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Paolo Generali

The Style Italiano Endodontics Philosophy in Practice

9207 Views - Jun 2017

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The philosophy of StyleItaliano Endodontics has extensively been treated in a lot of articles previously published on this web site, by Pierre Machtou, Massimo Giovarruscio, Fabio Gorni and others. Feasible, Teachable and Repeatable techniques can make a successful endodontic practice more easy. In this article, with the help of some clinical cases, the essential steps for a predictable endodontic treatment will be addressed.



Img. 1 - This is an example of a successful endodontic treatment, performed 30 years ago.

Img. 2 - Hours of work, with almost cylindrical, stainess-steel hand instruments, were necessary to conically shape the root canals, allowing irrigants to reach the bacterial flora, and thus reducing it to a level that would be compatible with periapical health. It still works.

Img. 3 - A contemporary endodontic treatment. Shaping has been performed with rotary instruments, at 300 rpm. This probably means that 30 seconds of mechanical shaping equals 150 manual strokes with hand files. Treatment time has been reduced dramatically, along with the efforts required.

Img. 4 - Another contemporary endodontic treatment, performed by a colleague. A curvature has been correctly followed with a #25 reciprocating file, but something went wrong, and the patient still complains of pain upon biting.

Img. 5 - What went wrong were diameter determination and taper. This root canal was much wider than #25. A #40 instrument was needed to properly clean the apex, and to allow space for irrigants. But the curvature needs to be respected, so we need exceptional instruments, made with the new alloys that give us great flexibility even at wide diameters.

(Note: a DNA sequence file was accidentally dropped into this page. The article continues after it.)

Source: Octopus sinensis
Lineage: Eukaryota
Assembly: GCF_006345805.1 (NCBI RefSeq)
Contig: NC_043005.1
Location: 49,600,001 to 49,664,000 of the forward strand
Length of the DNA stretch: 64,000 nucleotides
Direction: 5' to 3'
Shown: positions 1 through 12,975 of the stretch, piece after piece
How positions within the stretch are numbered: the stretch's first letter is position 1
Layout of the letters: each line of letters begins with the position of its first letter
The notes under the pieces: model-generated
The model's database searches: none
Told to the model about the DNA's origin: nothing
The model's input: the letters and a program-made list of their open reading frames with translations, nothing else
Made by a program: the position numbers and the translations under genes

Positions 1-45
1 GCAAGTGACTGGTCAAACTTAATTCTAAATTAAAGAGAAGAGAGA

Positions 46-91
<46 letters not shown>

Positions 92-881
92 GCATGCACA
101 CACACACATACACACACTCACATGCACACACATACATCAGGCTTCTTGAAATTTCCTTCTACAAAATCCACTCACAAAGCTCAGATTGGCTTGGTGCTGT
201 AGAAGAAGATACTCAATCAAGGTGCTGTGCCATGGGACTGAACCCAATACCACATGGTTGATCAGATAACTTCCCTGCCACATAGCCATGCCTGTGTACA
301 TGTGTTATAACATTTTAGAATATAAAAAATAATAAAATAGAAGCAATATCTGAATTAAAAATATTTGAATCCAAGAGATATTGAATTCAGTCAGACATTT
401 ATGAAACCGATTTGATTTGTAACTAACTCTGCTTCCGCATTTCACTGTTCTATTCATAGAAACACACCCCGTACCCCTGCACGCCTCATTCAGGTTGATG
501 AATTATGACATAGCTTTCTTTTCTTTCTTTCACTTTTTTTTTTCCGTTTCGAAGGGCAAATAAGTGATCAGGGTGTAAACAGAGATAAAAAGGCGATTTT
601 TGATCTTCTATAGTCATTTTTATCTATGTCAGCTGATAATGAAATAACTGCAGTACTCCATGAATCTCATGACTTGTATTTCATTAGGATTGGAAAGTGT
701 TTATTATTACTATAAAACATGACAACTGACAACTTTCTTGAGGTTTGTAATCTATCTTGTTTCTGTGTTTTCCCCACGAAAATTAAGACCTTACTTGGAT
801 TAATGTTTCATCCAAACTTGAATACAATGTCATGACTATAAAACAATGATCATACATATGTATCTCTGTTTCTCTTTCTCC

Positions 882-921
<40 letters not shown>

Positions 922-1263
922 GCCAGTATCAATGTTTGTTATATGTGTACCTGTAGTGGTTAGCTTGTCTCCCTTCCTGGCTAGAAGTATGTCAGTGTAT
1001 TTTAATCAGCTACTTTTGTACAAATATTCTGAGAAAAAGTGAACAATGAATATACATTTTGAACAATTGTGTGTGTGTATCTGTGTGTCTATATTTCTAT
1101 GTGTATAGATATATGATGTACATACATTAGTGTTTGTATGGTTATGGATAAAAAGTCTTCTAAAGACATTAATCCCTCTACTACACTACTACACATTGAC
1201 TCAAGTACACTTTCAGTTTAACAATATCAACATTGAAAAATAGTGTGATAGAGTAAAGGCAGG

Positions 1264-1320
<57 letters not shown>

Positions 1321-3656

Img. 6 - A wide endodontic lesion often means a huge bacterial load. Thorough shaping is needed, up to wide diameteters and greater tapers.

Img. 7 - The task is accomplished with larger instruments, still flexible thanks to their metallurgy.

Img. 8 - Metallurgic properties of endodontic instruments are continuously improving. A new glide path instrument can follow abrupt curvatures.

Img. 9 - Older alloys cannot perform these tasks so easily, and need much more attention.

Img. 10

Conclusions

These cases have been collected to show that the "protocols "suggested" by producers are not acceptable in 100% of the clinical cases. The StyleItaliano Endodontics Phylosophy, on the other hand, allows to use any endodontic instrument to perform a specific task. Access cavity, pre-flaring, scouting, shaping, gauging and apical finishing are the necessary steps that should be always kept in mind. In some cases, a single file technique could be enough to perform all these tasks. In more demanding cases, every step should be performed with a dedicated instrument, rotary or reciprocating. Glide path is the critical step, and a lot of dedicated instruments are now available; their use is of utmost importance in difficult cases. Manual instrumentation with stainless steel files is much more difficult to perform without the risk of altering canal anatomy.
 

Bibliography

  1. Pasqualini D, Mollo L, Scotti N, Cantatore G, Castellucci A, Migliaretti G, Berutti E. Postoperative pain after manual and mechanical glide path: A randomized clinical trial. J. Endod. 2012; 38:32-6.
  2. de Oliveira Alves V, da Silveira Bueno CE, Cunha RS, et al. Comparison among manual instruments and PathFile and Mtwo rotary instruments to create a glide path in the root canal preparation of curved canals. J. Endod. 2012; 38:117-20
  3. Patino PV, Biedma BM, Liebana CR, Cantatore G, Bahillo JG. The influence of a manual glide path on the separation rate of NiTi rotary instruments. J. Endod. 2005; 31:114–6.
  4. Ruddle CJ. Ch. 8, Cleaning and shaping root canal systems. In Pathways of the Pulp, 8th ed., Cohen S, Burns RC, eds. St. Louis: Mosby, pp. 231-291, 2002
  5. West J (2010) The Endodontic Glide path: Secrets to rotary success. Dentistry Today 29(9):86, 88, 9

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